“We will put it back in the hands of the hands of the drivers and we will say, ‘Boys, have at it and have a good time.’ That's all I can say.” — NASCAR Vice President of Competition Robin Pemberton, Jan. 21, 2010

When Robin Pemberton uttered those words during NASCAR’s annual stop during the pre-season Sprint Media Tour in Concord, N.C., little did anyone know it would become the most quoted phrase in NASCAR for 2010.

And, indeed, the boys have had at it a number of times this year, without significant penalty.

And the Infineon Raceway road course in June, it seemed like Jeff Gordon hit everything but the lottery.

At Gateway Raceway in July, Carl Edwards turned Brad Keselowski hard into the outside wall on the last lap, triggering a huge, multi-car pileup.

David Reutimann retaliated against Kyle Busch at Kansas in October, putting him into the wall and severely hurting Busch’s chances at a good finish in the Chase for the Sprint Cup.

Then it was Kurt Busch who drove through Gordon and turned him into the frontstretch wall at Martinsville Speedway. Gordon was on the receiving end again at Texas when the normally reasonable Jeff Burton drilled him — under caution, no less.

And those are but a few of the more egregious examples of boys having at it and knowing there would be little or no consequences for their actions.

This brings us to Sunday’s season-ending Ford 400 at Homestead-Miami Speedway, where Denny Hamlin leads Jimmie Johnson by 15 points and Kevin Harvick by 46. With so much on the line, could the boys be having at it with the outcome determining the championship?

Hamlin said all three drivers are already on the ragged edge as it is. “I’m not sure of the aggressive nature,” he said. “I don’t know how much more aggressive you could be without just really putting yourself at a huge risk of wrecking or getting in an incident on a restart. There’s a limit there. We can all say that we’re going to be more aggressive, but we’re really pushing it to the edge every single week. There’s not that much more to get except for possibly restarts.”

Hamlin said he wasn’t willing to wreck anyone to win, either.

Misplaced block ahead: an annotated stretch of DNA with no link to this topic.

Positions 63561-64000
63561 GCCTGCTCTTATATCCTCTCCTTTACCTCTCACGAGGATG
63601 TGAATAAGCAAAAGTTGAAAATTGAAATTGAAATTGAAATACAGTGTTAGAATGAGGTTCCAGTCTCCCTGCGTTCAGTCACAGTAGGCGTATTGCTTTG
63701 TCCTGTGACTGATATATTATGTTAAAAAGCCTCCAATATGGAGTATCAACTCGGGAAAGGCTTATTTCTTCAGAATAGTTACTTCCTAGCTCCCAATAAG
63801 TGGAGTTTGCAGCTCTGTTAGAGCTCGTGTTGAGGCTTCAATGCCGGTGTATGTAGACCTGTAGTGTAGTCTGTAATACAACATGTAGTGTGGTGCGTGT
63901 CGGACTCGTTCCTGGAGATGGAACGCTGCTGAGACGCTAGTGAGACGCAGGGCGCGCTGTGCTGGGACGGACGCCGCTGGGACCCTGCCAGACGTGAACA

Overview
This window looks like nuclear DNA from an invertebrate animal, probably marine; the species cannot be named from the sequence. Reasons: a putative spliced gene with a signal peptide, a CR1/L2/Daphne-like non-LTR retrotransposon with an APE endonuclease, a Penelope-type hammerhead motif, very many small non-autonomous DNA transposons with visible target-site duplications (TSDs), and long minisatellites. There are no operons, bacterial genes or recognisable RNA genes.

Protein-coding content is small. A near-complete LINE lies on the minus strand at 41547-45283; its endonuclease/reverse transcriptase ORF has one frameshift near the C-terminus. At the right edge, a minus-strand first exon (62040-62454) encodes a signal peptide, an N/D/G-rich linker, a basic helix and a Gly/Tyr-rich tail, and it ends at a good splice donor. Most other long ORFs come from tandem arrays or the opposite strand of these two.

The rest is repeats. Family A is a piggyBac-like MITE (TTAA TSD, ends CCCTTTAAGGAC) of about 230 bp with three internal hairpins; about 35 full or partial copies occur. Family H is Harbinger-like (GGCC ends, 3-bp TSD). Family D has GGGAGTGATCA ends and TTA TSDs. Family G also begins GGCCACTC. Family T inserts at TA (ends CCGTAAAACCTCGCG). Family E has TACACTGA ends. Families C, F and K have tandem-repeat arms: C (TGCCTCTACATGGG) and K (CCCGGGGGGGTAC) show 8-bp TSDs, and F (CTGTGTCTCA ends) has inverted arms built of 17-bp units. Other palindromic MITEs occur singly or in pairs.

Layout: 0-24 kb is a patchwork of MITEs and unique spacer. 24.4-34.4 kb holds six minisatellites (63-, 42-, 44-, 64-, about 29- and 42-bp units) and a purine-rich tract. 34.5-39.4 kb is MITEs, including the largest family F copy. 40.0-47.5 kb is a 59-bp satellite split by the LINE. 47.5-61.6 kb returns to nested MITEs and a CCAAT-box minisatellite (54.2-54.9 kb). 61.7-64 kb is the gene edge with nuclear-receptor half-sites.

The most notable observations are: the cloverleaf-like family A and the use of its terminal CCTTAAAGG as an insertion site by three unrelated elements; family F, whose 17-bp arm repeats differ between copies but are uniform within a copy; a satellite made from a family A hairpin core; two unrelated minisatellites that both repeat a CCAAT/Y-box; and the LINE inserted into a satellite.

“Of course, you're going to be more aggressive in situations,” he said. “But for me to say I would wreck a guy or turn a guy for a championship, I don't know how high I could hold that trophy. Hopefully I'll have many other years to do it the right way. If someone had to put the spotlight on me and say, ‘You have to do this or not,’ I'm not going to change the way I drive. I was raised in driving one way. I've always had to fix my equipment when I raced late models. I'm not going to sell out. I'll say that.”

Johnson said what happens remains to be seen.

“I'm not sure any of us can give you an answer,” he said Thursday, when asked if there was a line the drivers were willing to cross with the title on the line. “We'll go out and race and see what happens. I mean, it's tough for us to sit up here - I know you want to hear it - but for sure, if the 11 (Hamlin) is in front of me, we're coming to the line, I'm going to dump his ass. You can't say. We're not thinking about those scenarios. It's about going out and racing as hard as you can.

“Maybe I'm wrong, but from my standpoint, I haven't thought about last-lap scenarios, what do I do,” Johnson said. “I'm more concerned about, 'How can I run as fast as I can and try to outrun these guys personally?'”

As for Harvick, the third-place points man and the driver who has a reputation of having the shortest fuse of any of the three, he said there could be a little bit of having at it at the end.

“Yeah, you know, obviously you want to outrun the other team, and you want to do it as fair as you can,” said Harvick. “I think if it comes down to the end, I'll sleep fine. I'll do whatever I have to do. We’ll do whatever we have to do to win the championship. And if it winds up hurting somebody’s feelings, so be it.”

Tom Jensen is the Editor in Chief of SPEED.com, Senior NASCAR Editor at RACER and a contributing Editor for TruckSeries.com. You can follow him online at twitter.com/tomjensen100 and e-mail him at Jensen is the author of “Cheating: The Bad Things Good NASCAR Nextel Cup Racers Do In Pursuit of Speed,” and has appeared on numerous television and radio shows. Jensen is the past President of the National Motorsports Press Association and an NMPA Writer of the Year.